When to use “was” and “were”.

Last week, I published a fun quiz on our social media about the use of the verbs “was” and “were”.

Looking at the results, many who took part didn’t get the answers right, and we received comments from some followers who wanted to know more about this grammatical rule.

So I’m writing this today to explain to you the difference between the two verbs.

When to use “were”:

Take a look at the following sentences:

* I wish I were more confident. (I am not confident enough.)
* If Ameena were taller, she could ride the roller coaster. (Ameena is not tall enough.)
* Faidhi acts as if he were the one in charge. (Faidhi is not actually the one in charge.)
* Hasinah spends money as if she were a millionaire. (Hasinah is not actually a millionaire.)

All of the above sentences use the verb “were” because they aren’t true; they do not describe reality.

We call this form of the verb the “subjunctive mood”, and it is used to talk about a hypothetical or imaginary situation (e.g., If I were you) or to express a wish (e.g., I wish I were on holiday right now).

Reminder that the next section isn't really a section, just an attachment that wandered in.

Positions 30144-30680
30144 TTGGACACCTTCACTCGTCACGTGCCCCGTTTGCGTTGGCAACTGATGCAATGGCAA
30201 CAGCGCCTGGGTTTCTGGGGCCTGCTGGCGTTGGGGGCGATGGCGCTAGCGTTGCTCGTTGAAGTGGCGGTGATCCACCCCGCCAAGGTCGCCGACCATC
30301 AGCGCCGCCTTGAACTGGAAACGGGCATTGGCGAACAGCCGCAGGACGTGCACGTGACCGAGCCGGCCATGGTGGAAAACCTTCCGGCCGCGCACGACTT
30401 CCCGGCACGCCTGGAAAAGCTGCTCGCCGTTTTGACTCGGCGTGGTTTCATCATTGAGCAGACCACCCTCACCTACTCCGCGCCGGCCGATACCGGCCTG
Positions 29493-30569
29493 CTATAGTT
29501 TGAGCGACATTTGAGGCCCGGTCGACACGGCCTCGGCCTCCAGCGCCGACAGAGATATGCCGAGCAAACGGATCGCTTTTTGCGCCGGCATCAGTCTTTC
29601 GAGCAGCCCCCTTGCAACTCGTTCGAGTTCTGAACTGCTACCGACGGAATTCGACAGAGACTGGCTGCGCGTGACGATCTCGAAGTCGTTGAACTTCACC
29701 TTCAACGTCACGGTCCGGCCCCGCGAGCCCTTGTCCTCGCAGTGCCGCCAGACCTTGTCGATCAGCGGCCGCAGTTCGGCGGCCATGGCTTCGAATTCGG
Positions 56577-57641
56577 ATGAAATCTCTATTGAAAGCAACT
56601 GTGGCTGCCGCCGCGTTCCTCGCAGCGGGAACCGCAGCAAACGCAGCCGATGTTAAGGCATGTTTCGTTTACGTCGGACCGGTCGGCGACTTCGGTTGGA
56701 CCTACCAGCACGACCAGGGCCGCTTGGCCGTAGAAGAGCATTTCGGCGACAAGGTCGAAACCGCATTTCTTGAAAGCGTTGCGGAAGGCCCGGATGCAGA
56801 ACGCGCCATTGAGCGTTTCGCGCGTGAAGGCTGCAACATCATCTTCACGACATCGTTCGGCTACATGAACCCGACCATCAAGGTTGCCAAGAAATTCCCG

So remember, if the sentence has the word “if” or “wish”, it’s most likely the subjunctive mood, so you’ll need to use “were”.

When to Use “Was”:

While “were” is used for statements that do not describe reality, “was” is used in statements of fact.

For example:

* Last night, I was watching TV until midnight.
* When I was younger, I wanted to be a singer.
*Your brother was my roommate in college.


Just remember that “was” is used for statements of fact, while “were” is used in the subjunctive mood to indicate imaginary or hypothetical statements. The words “if” and “wish” usually indicate the subjunctive mood.